Mid-Cap Stocks Are the Market's Sweet Spot
Want to beat the stock market? Consider stocks of midsize companies, which are all too often neglected by both professional and individual investors.
The numbers are striking. From December 31, 1979, through August 31 of this year, the Russell Midcap index returned an annualized 12.8%. That beat Standard & Poor’s 500-stock index, which tracks large-capitalization stocks, by an average of 1.3 percentage points per year. And it bested the Russell 2000 index, which tracks small-company stocks, by an average of 2.1 percentage points per year.
A difference of 1.3 percentage points may not seem like much, but it really adds up over time. If you had invested $1,000 in the Russell Midcap index at the end of 1979, it would have grown to $83,990 by the end of August of this year. Over the same time period, $1,000 invested in the S&P 500 would have increased to only $54,720.
If you look at returns since 1926, the earliest date for which accurate figures are readily available, small caps returned an annualized 12.0% through August 31, or an average of 0.4 percentage point per year more than mid caps. Bringing up the rear, large caps returned an average of two percentage points per year less than mid caps.
But over that 90-year period, small caps were 14% more volatile than mid caps—a high price to pay for the relatively modest extra return. In terms of “Sharpe ratios,” a measure of risk-adjusted returns, mid caps beat small caps over the long haul.
Mid caps have also done well lately. From the start of 2010 through August 31, the Russell Midcap index returned an annualized 13.8%, compared with an annualized 12.9% for the S&P 500 and 12.3% for the Russell 2000. In spite of their recent outperformance, mid caps, on average, trade at about the same price-earnings ratios as small caps and large caps, says Philip Segner, an analyst at the Leuthold Group, a Minneapolis-based investment research firm.
Why do mid caps do so well? “They tend to be overlooked,” says Jeff DeMaso, research director for the Independent Adviser for Vanguard Investors, a newsletter that tracks Vanguard funds. “Most of the media attention is focused on large-cap stocks. And small caps capture investors’ attention because they’ve achieved the highest returns over the long term.” The tendency to give mid caps short shrift leads to mis-pricing of the stocks, and that creates opportunities for bigger gains
Not surprisingly, fewer analysts follow mid caps than large caps. That should make it easier for talented fund managers to pick winners. On the negative side, first-rate actively managed mid-cap mutual funds typically charge higher fees than the best large-cap funds.
Actively managed mid-cap funds have less capacity for investor dollars than large-cap funds. The good ones usually close while they’re still relatively small.
But there are still plenty of good mid-cap funds that are open to new investors. Below are my favorites:
Akre Focus Fund (AKREX) is a bold fund with a skilled veteran at the helm. Chuck Akre, 74, has compiled a superior record in his nearly 50 years in the investment business. The fund, a member of the Kiplinger 25, owns just 24 stocks, and more than half of its assets are in just seven stocks. Three-fourths of its assets are in three sectors: communications, financials and industrials. Over the past five years, the fund returned an annualized 16.0%, putting it in the top 97% of funds that focus on fast-growing mid-cap stocks. The negatives: Annual expenses are 1.34%, and the fund has swelled to $5.2 billion in assets. Incidentally, in 2014 Akre installed two comanagers, who will almost certainly take over the fund when he eventually steps down. (All returns in this article are through Sept. 19, unless otherwise noted.)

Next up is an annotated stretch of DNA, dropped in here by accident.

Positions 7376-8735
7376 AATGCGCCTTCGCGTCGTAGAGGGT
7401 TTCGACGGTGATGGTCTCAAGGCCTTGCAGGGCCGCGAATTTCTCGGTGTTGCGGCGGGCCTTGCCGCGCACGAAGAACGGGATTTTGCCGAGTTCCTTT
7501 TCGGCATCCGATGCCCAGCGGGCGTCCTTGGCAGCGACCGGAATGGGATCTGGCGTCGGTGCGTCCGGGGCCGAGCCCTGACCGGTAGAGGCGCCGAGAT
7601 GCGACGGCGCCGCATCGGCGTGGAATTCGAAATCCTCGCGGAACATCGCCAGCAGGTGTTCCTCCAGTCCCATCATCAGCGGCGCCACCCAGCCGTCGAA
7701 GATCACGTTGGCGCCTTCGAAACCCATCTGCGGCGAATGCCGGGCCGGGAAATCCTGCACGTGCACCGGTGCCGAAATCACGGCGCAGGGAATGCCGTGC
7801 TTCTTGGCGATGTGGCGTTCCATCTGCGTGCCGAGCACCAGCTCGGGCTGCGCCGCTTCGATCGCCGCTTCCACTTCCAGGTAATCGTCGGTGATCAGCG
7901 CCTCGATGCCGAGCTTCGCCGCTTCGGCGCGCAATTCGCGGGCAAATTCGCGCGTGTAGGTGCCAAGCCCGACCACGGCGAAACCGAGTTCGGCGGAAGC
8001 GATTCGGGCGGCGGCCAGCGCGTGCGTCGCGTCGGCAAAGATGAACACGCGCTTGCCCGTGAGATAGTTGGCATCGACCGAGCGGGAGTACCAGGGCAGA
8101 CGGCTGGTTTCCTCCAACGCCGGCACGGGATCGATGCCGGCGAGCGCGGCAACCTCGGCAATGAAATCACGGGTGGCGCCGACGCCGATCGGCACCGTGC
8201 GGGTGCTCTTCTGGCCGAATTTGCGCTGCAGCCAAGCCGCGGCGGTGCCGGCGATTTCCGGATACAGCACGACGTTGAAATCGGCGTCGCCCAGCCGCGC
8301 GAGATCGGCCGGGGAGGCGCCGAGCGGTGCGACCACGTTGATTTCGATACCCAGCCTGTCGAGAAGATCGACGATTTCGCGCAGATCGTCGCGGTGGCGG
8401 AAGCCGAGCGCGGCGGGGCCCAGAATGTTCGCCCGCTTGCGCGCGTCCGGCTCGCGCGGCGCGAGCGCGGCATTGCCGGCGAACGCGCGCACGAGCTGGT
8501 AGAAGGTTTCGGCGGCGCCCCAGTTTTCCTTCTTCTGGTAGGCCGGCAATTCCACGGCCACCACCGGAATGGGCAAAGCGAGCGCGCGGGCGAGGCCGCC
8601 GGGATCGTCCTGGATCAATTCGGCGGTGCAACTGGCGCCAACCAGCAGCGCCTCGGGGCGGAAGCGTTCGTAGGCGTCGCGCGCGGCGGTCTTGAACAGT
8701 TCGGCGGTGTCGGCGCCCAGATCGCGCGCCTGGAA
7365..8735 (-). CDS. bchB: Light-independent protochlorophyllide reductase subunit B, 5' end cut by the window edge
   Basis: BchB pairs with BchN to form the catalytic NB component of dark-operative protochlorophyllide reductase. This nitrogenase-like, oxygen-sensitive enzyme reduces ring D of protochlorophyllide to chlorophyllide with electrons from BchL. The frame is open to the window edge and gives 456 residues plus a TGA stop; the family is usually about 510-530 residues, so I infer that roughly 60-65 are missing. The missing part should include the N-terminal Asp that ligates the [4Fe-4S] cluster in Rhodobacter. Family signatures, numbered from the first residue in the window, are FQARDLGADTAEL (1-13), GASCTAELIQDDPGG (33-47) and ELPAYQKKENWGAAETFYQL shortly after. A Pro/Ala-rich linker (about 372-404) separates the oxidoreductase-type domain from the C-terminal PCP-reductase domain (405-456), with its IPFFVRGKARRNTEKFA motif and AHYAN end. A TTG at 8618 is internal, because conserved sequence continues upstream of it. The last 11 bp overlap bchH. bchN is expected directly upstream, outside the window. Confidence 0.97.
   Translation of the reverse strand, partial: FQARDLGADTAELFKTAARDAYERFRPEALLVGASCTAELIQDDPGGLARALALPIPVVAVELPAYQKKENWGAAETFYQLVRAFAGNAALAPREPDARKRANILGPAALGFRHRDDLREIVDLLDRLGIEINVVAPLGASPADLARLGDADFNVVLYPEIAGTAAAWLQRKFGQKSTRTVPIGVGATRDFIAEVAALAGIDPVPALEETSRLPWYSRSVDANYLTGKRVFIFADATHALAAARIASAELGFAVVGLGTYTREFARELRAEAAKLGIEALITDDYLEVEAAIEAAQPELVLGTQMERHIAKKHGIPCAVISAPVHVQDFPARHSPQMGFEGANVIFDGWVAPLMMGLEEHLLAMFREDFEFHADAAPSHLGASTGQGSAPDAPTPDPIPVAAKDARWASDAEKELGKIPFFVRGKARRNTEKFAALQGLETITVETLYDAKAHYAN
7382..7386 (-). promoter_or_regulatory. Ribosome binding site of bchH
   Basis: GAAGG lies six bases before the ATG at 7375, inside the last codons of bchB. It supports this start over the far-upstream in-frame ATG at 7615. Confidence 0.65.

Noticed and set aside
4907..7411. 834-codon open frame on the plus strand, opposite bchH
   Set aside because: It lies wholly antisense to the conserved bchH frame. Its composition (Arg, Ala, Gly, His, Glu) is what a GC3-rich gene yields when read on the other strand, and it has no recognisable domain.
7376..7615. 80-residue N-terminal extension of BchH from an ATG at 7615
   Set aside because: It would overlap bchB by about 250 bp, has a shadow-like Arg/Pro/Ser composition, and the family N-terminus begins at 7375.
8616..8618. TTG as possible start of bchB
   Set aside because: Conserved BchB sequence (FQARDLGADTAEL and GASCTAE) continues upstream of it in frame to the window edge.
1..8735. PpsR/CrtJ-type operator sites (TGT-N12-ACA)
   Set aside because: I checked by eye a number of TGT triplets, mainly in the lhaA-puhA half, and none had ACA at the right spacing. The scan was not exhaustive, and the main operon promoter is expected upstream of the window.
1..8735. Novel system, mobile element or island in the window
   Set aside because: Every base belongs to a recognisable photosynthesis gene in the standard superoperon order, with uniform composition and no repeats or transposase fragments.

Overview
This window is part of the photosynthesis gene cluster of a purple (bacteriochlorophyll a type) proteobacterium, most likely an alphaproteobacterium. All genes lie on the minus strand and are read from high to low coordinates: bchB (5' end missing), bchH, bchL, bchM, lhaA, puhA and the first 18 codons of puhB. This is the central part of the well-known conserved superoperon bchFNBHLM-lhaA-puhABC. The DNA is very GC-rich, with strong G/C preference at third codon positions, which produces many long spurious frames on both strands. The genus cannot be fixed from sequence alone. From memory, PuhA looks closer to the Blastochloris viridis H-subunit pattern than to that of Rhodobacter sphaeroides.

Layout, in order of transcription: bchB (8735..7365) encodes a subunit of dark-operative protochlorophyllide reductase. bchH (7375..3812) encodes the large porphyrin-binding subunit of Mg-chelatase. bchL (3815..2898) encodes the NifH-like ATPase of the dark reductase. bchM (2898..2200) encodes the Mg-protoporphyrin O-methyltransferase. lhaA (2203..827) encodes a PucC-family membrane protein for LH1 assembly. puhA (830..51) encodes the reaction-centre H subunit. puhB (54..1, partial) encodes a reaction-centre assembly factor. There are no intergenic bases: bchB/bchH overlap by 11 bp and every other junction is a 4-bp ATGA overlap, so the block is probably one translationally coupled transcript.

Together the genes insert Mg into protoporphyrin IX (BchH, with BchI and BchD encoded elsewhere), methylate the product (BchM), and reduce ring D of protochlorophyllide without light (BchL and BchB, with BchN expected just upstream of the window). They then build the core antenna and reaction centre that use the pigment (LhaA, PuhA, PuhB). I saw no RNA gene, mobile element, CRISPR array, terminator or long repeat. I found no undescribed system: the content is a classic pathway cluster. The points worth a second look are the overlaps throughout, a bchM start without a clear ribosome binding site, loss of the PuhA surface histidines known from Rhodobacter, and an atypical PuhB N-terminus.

Parnassus bills itself as a socially responsible fund shop—meaning it avoids companies involved in tobacco, alcohol, weaponry, gambling and the production of electricity from nuclear power, and it seeks to invest only in companies it believes behave ethically. Regardless of how you feel about social screening, you’ll appreciate that Parnassus’s funds are relatively low-risk, reasonably priced and have produced top-notch results.
Parnassus Mid-Cap (PARMX) returned an annualized 9.1% over the past 10 years, putting it in the top 98% of funds that invest in midsize stocks with a blend of growth and value characteristics. Yet the fund was 13% less volatile than its average peer over that period. The fund is relatively small, with $1.1 billion in assets, and it is also a member of the Kiplinger 25. Expenses are 0.99% annually.
T. Rowe Price Diversified Mid-Cap Growth (PRDMX) hews closely to the Russell Mid Cap Growth index but strives to beat it, and it has been largely successful. Run almost entirely by computers, the fund returned an annualized 8.8% over the past 10 years, compared with 8.4% for the Russell index. Expenses are 0.87% annually.
Don’t overlook indexing in mid caps. Vanguard Mid-Cap Index Investor (VIMSX) tracks the CRSP U.S. Mid Cap index, which largely performs in line with the Russell Mid Cap index. The fund’s Investor share class charges 0.20% a year and requires a $3,000 minimum investment. The fund’s Admiral shares (VIMAX) require a $10,000 investment but charge just 0.08%. The exchange-traded-fund version (VO) also charges 0.08% annually.
Steve Goldberg is an investment adviser in the Washington, D.C., area.